Sevilla’s Feria de Abril is the most anticipated event of the year in southern Spain.
Marked by the iconic lighting up of the ‘portada’, this year the Feria officially began at midnight on the 30th of April. A week later, the 7th of May marks the end of the event with a spectacular fireworks display.
La Feria de Abril is an event where people from all over the country gather to share and make memories, revelling in a combination of traditional drinks, food, and dance.
Dating back to 1846, la Feria originated from councillors José María Ibarra and Narciso Bonaplata, who devised a three day fair with the main purpose of trading livestock. Approved by Queen Isabel II, the first Feria took place in 1847. Through the years, la Feria soon became a more social festivity, leaving behind its commercial nature.
Its audience grew more and more, eventually leading to the event moving to its current location in 1973 in order to sustain a greater quantity of visitors.
Overview of the Event
The front of la Feria is adorned with the ‘portada’, a decorative structure marking the entrance of the event.
Every year, the portada’s design pays homage to one of Seville’s monuments. This year’s entryway embodied the design conceived for the Feria’s 2020 edition which never took place, celebrating the Hotel Alfonso XIII. The design alludes to the city’s regionalist architecture, as well as commemorates the 500th anniversary of the first trip around the world. Learn more about this year’s portada in this article.
Inside la Feria, one can find 15 streets, all which are named after important Sevillian bullfighters. There are a total of 1,053 ‘casetas’ in la Feria, where families and groups gather to celebrate. Most of the ‘casetas’ are private, meaning they are rented out by a specific group or family and have a guestlist. However, there are also public casetas hosted by political parties and the municipality, including one specifically for tourists.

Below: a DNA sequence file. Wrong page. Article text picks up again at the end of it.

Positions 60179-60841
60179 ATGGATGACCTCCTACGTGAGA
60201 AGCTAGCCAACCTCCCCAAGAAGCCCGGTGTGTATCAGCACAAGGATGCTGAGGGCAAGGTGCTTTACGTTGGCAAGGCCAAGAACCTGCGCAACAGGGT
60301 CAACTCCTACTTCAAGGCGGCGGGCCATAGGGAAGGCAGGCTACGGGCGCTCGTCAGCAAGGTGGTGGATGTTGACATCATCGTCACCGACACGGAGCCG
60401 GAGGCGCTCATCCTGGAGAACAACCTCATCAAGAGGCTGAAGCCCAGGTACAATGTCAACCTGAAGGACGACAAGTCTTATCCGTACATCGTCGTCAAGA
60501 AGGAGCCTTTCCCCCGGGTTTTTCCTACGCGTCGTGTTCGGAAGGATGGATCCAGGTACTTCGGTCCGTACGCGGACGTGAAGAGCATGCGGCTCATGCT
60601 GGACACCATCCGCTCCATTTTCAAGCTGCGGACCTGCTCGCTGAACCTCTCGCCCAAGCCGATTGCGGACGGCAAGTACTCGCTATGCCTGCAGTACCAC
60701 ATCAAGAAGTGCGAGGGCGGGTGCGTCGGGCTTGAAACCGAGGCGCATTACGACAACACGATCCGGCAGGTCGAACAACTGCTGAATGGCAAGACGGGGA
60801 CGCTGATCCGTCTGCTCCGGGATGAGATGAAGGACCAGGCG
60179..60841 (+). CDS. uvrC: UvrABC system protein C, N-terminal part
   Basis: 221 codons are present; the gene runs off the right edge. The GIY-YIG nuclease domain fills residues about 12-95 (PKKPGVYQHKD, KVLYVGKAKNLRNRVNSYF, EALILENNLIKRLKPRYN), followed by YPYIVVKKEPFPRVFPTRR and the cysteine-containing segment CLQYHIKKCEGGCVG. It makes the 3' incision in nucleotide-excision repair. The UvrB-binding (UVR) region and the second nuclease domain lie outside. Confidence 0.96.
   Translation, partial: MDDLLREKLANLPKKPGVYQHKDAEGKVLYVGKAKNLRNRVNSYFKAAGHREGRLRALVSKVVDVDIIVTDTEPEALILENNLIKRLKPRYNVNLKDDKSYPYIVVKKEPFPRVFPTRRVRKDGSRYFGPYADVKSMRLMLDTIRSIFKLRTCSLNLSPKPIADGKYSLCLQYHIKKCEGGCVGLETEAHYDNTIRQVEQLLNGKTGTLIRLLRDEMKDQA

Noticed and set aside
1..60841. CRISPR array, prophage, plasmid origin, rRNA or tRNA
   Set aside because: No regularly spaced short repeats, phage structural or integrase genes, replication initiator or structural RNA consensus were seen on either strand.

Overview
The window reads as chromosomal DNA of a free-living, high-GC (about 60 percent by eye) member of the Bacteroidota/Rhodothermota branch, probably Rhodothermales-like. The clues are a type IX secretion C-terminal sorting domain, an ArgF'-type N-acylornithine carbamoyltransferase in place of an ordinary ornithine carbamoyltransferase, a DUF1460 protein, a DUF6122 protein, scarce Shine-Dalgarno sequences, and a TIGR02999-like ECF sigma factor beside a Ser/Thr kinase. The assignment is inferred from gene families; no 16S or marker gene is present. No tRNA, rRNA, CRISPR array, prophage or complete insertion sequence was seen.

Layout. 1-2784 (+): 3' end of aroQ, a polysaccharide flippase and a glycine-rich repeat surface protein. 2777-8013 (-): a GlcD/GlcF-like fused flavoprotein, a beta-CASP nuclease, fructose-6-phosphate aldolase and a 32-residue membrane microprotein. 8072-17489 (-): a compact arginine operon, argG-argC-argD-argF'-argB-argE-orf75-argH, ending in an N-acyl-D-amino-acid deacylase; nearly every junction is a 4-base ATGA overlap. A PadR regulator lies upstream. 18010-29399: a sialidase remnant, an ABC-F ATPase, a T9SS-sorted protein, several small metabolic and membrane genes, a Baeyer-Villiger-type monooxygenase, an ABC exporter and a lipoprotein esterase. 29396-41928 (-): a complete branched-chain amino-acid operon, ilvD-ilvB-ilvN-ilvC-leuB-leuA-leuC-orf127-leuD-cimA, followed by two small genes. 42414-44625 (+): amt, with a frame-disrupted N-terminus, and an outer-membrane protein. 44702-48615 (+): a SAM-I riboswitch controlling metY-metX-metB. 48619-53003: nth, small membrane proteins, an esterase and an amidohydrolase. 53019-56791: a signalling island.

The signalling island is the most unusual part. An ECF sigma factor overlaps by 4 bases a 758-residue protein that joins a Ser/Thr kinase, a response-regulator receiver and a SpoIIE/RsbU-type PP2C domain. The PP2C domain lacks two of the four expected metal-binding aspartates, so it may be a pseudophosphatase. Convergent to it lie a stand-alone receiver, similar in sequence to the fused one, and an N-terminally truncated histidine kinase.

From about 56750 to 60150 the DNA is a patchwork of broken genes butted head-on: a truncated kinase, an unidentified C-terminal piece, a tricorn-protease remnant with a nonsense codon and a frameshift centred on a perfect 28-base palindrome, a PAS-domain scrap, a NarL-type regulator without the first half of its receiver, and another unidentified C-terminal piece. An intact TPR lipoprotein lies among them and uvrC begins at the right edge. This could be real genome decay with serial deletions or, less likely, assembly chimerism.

The Feria de Abril is characterised by bright colours, lively music and dance, and traditional food and drink. You can expect to see women dressed in extravagant flamenco dresses and men in their most elegant suits.
People will be dancing sevillanas, a traditional dance characterised by twisting hand movements, zapateado (foot stomping), and palmas (clapping). Typical Feria food includes tortilla de patatas, fried fish, and chocolate churros for dessert. The most popular drink at the event is the ‘Rebujito’, made with Manzanilla sherry wine, lemon/lime soft drink, and mint.
After two years of not being able to carry out the Feria de Abril celebrations due to Covid-19, the people of Seville were more eager than ever to partake in the event this year. According to this article, last Sunday marked an all-time record of attendance at the event.
Tips for your visit:
If you haven’t attended the event yet, we highly recommend you go get a taste of traditional Sevillian culture. Here are a few tips on how to make the most of your feria experience:
- In terms of attire, make sure you are not dressed too casually as the dress code is formal. While some might choose to fully immerse themselves in the culture by wearing traditional flamenco dresses and trajes cortos, it is enough to just wear a dress shirt or a semi-formal dress.
- Commuting to Feria might be slightly challenging. It is advisable to take public transportation such as bus or metro. It is also possible to get there using apps such as Uber or Cabify, or other methods such as cycling or scooters. Make sure you are not arriving or leaving at peak hours when everyone will be trying to commute at the same time.
- To move around Feria with ease, it is advisable to take a map of the event and a list of addresses for the public casetas.
- For the grand fireworks finale, the best places to see the display are the Los Remedios bridge, the Triana bridge, or the Muelle de las Delicias.
If you like this post, make sure you look at this other article about parks to picnic in Seville. Stay tuned for our upcoming updates on the Feria de Abril!
This Blog post was created by: Elina Nuutinen – Content Writer | Kelly Odown – Graphic Designer and Animator | Caoilte Cahill – Videographer and Photographer.